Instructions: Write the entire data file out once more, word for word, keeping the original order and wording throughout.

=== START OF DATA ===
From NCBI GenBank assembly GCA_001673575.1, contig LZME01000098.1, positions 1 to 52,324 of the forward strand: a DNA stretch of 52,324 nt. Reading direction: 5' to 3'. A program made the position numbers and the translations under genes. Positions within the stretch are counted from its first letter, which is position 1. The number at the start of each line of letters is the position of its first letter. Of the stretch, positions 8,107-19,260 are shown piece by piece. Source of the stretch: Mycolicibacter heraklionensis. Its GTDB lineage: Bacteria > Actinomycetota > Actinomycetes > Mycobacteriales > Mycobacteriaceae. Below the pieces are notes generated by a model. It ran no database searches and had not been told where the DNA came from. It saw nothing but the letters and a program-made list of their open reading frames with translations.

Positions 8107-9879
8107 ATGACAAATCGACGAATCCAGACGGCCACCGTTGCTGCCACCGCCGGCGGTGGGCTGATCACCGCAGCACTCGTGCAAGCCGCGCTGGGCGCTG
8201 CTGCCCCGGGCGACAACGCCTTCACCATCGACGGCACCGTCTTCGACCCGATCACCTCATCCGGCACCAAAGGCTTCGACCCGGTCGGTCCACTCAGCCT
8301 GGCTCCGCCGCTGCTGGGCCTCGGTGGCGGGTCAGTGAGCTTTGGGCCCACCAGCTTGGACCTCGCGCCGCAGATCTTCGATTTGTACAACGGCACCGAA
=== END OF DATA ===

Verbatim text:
From NCBI GenBank assembly GCA_001673575.1, contig LZME01000098.1, positions 1 to 52,324 of the forward strand: a DNA stretch of 52,324 nt. Reading direction: 5' to 3'. A program made the position numbers and the translations under genes. Positions within the stretch are counted from its first letter, which is position 1. The number at the start of each line of letters is the position of its first letter. Of the stretch, positions 8,107-19,260 are shown piece by piece. Source of the stretch: Mycolicibacter heraklionensis. Its GTDB lineage: Bacteria > Actinomycetota > Actinomycetes > Mycobacteriales > Mycobacteriaceae. Below the pieces are notes generated by a model. It ran no database searches and had not been told where the DNA came from. It saw nothing but the letters and a program-made list of their open reading frames with translations.

Positions 8107-9879
8107 ATGACAAATCGACGAATCCAGACGGCCACCGTTGCTGCCACCGCCGGCGGTGGGCTGATCACCGCAGCACTCGTGCAAGCCGCGCTGGGCGCTG
8201 CTGCCCCGGGCGACAACGCCTTCACCATCGACGGCACCGTCTTCGACCCGATCACCTCATCCGGCACCAAAGGCTTCGACCCGGTCGGTCCACTCAGCCT
8301 GGCTCCGCCGCTGCTGGGCCTCGGTGGCGGGTCAGTGAGCTTTGGGCCCACCAGCTTGGACCTCGCGCCGCAGATCTTCGATTTGTACAACGGCACCGAA